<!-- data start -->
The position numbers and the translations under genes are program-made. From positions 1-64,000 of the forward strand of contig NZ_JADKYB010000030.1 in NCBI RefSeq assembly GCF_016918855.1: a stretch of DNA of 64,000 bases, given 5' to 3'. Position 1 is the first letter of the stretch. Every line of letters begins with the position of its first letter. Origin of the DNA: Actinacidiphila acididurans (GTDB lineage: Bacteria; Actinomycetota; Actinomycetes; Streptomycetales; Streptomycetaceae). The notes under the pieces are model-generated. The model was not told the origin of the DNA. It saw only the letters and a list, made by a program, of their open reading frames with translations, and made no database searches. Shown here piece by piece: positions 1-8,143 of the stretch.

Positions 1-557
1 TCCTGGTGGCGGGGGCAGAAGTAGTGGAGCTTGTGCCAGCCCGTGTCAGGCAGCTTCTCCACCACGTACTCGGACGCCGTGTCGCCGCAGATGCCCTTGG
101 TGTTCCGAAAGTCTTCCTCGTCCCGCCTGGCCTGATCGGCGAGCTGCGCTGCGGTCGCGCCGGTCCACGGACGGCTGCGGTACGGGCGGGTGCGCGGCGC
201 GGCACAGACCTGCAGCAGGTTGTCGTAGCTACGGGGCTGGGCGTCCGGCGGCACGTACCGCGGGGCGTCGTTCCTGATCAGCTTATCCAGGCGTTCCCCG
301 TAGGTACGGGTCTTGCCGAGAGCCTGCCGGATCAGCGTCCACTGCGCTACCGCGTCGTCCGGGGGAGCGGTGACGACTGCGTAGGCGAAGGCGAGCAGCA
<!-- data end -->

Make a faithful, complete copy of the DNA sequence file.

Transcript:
The position numbers and the translations under genes are program-made. From positions 1-64,000 of the forward strand of contig NZ_JADKYB010000030.1 in NCBI RefSeq assembly GCF_016918855.1: a stretch of DNA of 64,000 bases, given 5' to 3'. Position 1 is the first letter of the stretch. Every line of letters begins with the position of its first letter. Origin of the DNA: Actinacidiphila acididurans (GTDB lineage: Bacteria; Actinomycetota; Actinomycetes; Streptomycetales; Streptomycetaceae). The notes under the pieces are model-generated. The model was not told the origin of the DNA. It saw only the letters and a list, made by a program, of their open reading frames with translations, and made no database searches. Shown here piece by piece: positions 1-8,143 of the stretch.

Positions 1-557
1 TCCTGGTGGCGGGGGCAGAAGTAGTGGAGCTTGTGCCAGCCCGTGTCAGGCAGCTTCTCCACCACGTACTCGGACGCCGTGTCGCCGCAGATGCCCTTGG
101 TGTTCCGAAAGTCTTCCTCGTCCCGCCTGGCCTGATCGGCGAGCTGCGCTGCGGTCGCGCCGGTCCACGGACGGCTGCGGTACGGGCGGGTGCGCGGCGC
201 GGCACAGACCTGCAGCAGGTTGTCGTAGCTACGGGGCTGGGCGTCCGGCGGCACGTACCGCGGGGCGTCGTTCCTGATCAGCTTATCCAGGCGTTCCCCG
301 TAGGTACGGGTCTTGCCGAGAGCCTGCCGGATCAGCGTCCACTGCGCTACCGCGTCGTCCGGGGGAGCGGTGACGACTGCGTAGGCGAAGGCGAGCAGCA